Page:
On this day in 1707, the great playwright Carlo Goldoni was born. Carlo who? It is one of the great shames of English language theater that we’ve had Shakespeare crammed down our throats to the exclusion even of his more daring contemporaries. I literally cannot remember how many times I’ve seen A Midsummer Night’s Dream on the stage and the screen. How many times have I seen Hamlet? Lots. Macbeth? Lots. Much Ado about Nothing? Richard III? Twelfth Night? Lots. Lots. Lots. I could go on. And this is not a condemnation of Shakespeare; this is a condemnation of us.
But if Christopher Marlowe and Ben Jonson and Thomas Middleton get neglected in the English speaking world, it is nothing compared to the treatment of non-English speaking playwrights. The Shakespeare scholar Gary Taylor wrote, “We assume that Shakespeare’s thirty-odd plays contain more of humanity than the five hundred plays of Lope de Vega we have not read.” Goldoni has received better treatment — probably because he wrote a century and a half later and he wrote in Italian — I think there is a little more prejudice against the Spanish than the Italians.
Like Lope de Vega, Carlo Goldoni wrote comedies. It makes sense. As Philip Henslowe says in Shakespeare in Love, “It’s comedy they want, Will… Love, and a bit with a dog. That’s what they want.” If you look at the chronology of Shakespeare’s plays, you will see that the tragedies are much more common at the end of his career. And they tend to be performed more now because actors and directors want to do them, rather than that audiences want to see them.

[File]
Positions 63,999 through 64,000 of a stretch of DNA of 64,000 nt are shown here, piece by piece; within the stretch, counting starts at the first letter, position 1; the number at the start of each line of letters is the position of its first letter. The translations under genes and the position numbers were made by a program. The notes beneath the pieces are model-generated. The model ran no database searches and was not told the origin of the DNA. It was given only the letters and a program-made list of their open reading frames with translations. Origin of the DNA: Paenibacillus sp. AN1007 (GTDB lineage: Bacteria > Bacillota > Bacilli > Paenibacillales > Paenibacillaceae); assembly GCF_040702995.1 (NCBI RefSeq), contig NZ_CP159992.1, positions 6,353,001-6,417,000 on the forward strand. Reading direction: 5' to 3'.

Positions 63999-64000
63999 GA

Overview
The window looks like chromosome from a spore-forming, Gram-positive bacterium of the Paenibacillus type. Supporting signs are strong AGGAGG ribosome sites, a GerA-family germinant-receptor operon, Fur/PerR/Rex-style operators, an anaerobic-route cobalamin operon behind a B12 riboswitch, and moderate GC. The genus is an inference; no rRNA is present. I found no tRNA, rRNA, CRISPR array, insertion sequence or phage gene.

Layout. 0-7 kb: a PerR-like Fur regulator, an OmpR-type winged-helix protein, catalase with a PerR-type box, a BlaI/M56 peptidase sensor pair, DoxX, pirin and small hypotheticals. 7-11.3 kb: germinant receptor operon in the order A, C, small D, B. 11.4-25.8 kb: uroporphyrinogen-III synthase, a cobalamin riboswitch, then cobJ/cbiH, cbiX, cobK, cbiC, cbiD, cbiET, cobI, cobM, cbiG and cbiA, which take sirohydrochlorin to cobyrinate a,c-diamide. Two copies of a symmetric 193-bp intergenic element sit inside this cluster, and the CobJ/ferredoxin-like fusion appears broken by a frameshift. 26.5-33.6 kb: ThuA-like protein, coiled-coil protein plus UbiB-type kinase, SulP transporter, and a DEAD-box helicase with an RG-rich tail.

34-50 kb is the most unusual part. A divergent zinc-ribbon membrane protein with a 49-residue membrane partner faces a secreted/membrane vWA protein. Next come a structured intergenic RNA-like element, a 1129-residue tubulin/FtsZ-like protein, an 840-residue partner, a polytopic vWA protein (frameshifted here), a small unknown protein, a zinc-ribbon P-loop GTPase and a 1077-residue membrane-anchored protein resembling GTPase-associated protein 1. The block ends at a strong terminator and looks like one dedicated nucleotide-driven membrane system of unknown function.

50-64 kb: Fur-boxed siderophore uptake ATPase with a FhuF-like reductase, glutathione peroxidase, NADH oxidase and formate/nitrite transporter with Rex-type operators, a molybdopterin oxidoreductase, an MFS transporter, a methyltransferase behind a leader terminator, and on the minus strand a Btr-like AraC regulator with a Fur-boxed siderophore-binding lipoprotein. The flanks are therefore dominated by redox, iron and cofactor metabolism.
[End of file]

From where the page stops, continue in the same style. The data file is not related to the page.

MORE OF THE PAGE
Carlo Goldoni was also extremely prolific. He wrote roughly 150 plays, and over 50 opera libretti. His best known play is, Il Servitore di Eue Padroni. It has actually gotten quite a bit of (relative) attention in English under the name, Servant of Two Masters. It is kind of like Twelfth Night, but the focus of the play is on Truffaldino Battochio, a servant who is always hungry and so takes on two masters simultaneously to hilarious effect. You can see a very good high school production that just makes me weep for the idea that America is a meritocracy. Just look at the sets and the costumes and ask if Richmond High School could ever do anything like it, despite the fact that it certainly has as much raw talent.
Happy birthday Carlo Goldoni!